Are Customer Service Representatives Allowed To Be Angry At Clients?
Your attitude determines your actions
Who thinks it’s ok to be angry at a customer? This is one of the most common questions I ask during customer service trainings. A few meekly raise their hands to answer the question. Others shake their head while the rest gives me a blank stare. The truth is I’m more perplexed at what’s going on in the minds of those with blank stares. Are they ticking time bombs that I need to defuse? Or are they too slow in processing a question given to them? Here’s another truth: I can’t stop you from feeling angry at your customer. Experiencing such an emotion is hot-wired into our system. However, I expect all customer service representatives to conduct themselves professionally in spite of this strong emotion. It’s no easy task to remain calm and composed while the person in front of you berates you. But that’s the life of a customer service representative.
When I asked my participants who have been cussed and cursed by customers it never fails that almost all will raise their hands. What’s even more amazing is that they raise it with pride. It’s like a rite of passage every customer service representative has to go through. Sooner or later, we will face a client that cannot be satisfied. We will face a client that needs to vent out his/her anger. We will face a client that will question our very existence.
How to deal with verbal assault:
- Focus on facts rather than emotional outbursts
- Maintain a calm and composed demeanor
- Clarify information to provide immediate feedback or action
- Focus on how to resolve the issue and not on the hurtful words
Have you been cussed and cursed by a client?See results without voting
Have you been physically assaulted by a client?See results without voting
Act of war
For a select few, the verbal assault is just the prelude. I know many customer service representatives who were physically assaulted by the clients. There are few who were even challenged by the customer to slug it out outside the store. Good thing, the dueling pistols were locked up the previous year. Clients can get physically aggressive. When this happens, expect to receive some blows and some level of pain. The implement of pain varies from umbrellas, bags (of varying designs and brands), plastic chairs, store merchandize, cell phones and the all-time favorites – hair pulling or slapping.
No matter how much we want to retaliate with an equal fury, resist the overwhelming urge to decapitate the client. But this does not mean you simply stand idly and take the blows with a smile. Darn, that would be a sight. Instead protect yourself without inflicting harm to your clients. What?! Yes, you can’t summon the spirit of Bruce Lee to help you kick some customer tushy. The right attitude is your best defense against such an encounter!
Some strategies for physical assault:
- Move back
- Put distance between you and the client
- Shield yourself from the blows
- Get behind the counter
- Ask assistance from co-workers or security personnel
Obviously ranting or breaking out in tears in front of clients is not a good idea. If you must belch out your emotions, do it in the backroom or somewhere clients can hear or see you. The company needs to have a way for employees to vent out their anger or bottled up emotions. If not, you might have an epidemic of employees dropping down because of heart attack.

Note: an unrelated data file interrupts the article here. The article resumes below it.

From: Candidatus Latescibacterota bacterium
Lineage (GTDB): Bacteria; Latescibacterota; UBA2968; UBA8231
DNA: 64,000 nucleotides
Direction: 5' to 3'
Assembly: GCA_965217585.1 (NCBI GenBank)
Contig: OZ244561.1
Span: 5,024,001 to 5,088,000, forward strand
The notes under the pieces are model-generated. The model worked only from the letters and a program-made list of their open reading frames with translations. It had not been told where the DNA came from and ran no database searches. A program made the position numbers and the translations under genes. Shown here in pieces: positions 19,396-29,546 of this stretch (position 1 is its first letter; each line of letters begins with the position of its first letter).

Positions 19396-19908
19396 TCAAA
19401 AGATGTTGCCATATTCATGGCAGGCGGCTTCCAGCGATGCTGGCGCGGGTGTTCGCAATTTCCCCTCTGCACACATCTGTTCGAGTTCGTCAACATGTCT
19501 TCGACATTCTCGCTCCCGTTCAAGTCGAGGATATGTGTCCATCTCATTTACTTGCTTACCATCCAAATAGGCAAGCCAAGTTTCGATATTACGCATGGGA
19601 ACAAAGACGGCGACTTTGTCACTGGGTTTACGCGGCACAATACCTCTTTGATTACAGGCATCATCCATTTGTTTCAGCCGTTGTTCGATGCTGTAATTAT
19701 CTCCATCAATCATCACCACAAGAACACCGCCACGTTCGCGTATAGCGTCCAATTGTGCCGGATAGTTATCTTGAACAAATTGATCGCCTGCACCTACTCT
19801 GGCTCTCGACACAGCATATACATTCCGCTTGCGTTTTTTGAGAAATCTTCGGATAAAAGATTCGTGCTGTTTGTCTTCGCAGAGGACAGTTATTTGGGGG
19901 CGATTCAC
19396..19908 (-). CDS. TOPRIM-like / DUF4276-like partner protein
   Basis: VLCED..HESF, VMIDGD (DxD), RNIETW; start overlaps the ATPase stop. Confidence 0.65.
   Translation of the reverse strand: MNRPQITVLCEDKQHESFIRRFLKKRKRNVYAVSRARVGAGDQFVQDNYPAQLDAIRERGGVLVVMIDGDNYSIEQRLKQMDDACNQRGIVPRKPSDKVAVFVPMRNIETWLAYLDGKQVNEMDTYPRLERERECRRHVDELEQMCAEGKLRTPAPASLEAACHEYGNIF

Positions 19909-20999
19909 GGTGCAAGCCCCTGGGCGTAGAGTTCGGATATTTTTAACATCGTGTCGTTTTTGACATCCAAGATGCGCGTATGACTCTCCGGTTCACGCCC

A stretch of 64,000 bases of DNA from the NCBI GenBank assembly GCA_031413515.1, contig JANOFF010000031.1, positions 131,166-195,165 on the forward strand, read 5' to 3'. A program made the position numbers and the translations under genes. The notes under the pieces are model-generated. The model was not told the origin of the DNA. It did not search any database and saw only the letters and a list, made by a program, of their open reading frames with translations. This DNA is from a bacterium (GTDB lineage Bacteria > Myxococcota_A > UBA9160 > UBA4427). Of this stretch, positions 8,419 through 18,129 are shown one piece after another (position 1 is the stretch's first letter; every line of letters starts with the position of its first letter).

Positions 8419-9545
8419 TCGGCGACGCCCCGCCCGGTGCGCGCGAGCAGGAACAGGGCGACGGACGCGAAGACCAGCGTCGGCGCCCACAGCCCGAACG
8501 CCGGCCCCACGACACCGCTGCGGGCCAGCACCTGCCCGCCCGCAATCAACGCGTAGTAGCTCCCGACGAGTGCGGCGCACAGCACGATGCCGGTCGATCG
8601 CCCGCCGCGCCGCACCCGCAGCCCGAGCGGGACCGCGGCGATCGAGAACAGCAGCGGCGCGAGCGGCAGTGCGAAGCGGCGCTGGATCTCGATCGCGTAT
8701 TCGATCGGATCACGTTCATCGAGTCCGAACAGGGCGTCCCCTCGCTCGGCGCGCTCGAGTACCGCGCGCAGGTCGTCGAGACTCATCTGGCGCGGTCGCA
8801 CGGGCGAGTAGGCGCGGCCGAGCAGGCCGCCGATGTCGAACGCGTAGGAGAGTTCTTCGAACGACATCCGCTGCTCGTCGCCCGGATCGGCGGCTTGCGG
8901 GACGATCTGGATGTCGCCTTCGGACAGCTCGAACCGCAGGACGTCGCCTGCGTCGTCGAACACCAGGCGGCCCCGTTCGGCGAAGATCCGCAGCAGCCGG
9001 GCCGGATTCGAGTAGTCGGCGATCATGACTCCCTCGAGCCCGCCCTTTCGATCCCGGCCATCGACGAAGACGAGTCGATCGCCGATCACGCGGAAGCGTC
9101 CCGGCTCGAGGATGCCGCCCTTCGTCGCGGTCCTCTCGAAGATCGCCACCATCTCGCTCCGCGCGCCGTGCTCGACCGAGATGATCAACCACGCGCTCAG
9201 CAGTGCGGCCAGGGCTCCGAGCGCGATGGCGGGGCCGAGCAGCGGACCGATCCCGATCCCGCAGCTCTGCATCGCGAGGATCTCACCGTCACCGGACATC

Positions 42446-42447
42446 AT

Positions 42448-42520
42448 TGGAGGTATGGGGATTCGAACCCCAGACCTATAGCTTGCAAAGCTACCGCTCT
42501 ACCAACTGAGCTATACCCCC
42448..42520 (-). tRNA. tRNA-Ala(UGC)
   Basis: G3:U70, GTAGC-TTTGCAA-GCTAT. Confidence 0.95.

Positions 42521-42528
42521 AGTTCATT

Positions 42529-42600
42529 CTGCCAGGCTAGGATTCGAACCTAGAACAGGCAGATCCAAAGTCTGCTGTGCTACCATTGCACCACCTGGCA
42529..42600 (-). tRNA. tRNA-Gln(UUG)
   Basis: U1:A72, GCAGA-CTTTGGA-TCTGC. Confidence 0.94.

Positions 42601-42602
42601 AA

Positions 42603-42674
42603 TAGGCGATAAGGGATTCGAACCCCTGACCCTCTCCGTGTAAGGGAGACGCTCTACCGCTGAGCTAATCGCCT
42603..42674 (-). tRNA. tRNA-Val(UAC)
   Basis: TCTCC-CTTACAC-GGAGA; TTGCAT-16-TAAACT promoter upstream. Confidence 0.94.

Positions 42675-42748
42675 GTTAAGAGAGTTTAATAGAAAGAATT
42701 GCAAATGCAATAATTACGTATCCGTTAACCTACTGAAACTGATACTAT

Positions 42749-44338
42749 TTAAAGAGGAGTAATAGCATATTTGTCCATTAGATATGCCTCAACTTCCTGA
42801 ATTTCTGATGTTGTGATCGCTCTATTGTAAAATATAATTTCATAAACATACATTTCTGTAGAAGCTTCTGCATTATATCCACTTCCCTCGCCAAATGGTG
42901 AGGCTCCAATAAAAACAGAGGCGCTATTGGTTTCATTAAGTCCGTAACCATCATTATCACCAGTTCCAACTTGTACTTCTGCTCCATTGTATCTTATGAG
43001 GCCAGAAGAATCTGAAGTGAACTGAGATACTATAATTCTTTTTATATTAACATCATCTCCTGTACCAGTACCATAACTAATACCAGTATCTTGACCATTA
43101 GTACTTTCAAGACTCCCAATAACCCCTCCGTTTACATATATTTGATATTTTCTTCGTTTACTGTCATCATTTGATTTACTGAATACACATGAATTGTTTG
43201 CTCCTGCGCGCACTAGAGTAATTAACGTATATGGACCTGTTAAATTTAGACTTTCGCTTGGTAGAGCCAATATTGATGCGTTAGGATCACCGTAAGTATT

How employers can help:
- Allow employees to vent out after the incident. Talking with the employee and simply letting the person release the anger is a good idea.
- Not reprimanding employees in front of guests will help
- Group and peer talks
- Make a stress management program for employees
Learning from the experience
Anger is an emotion present in all of us. But it is imperative that we take considerable care in unleashing this anger in public especially during client confrontations. It takes a lot of self-control but taming yourself while handling an aggressive and rude client. Ask yourself the following questions after such an encounter:
- How can I address the situation differently?
- How else could I have helped the client?
- What mitigation strategies could I have employed?
Remember that this might not be the last irate customer you will encounter. Whatever learning you can take from this experience will definitely help you deal with the next furious customer. Build your character and improve your customer service attitude.
What's you worse encounter with a customer?
Share it in the comments area. I want to know who has the worst customer experience.
Knowledge and skills are esential tools
Handling irate customers takes a great deal of patience and self control. Even the simple act of listening to angry customers require a special attention. How to Listen to Angry Clients: The Secret Listening Skills of Customer Service Representatives provides you with strategies on how to listen to angry clients so you can provide better ervice.
The right mindset is without question essential when dealing with angry client. Unfortunately, not every knows the right Customer Service Mindset When Facing Angry Customers. Learn it and become better at handling angry clients.
Ultimately, every customer service representative must know how to retain patrons. Without them, business will suffer. When you know why customers leave, you can solve the problem. Poor Customer Service: The Single Most Important Reason Why Customers Leave
Other essential customer service information:
- If I Were A Terrorist I'd Thank Poor Customer Service: Protection for Clients
- 5 Most Hated Selling Strategies
- How To Make Clients Listen So They Will Buy
- How To Create Excellent Customer Service
- 8 Secrets in Getting Customer Complaints Resolved Quickly
- How To Survive Poor Customer Service Without Killing Anyone
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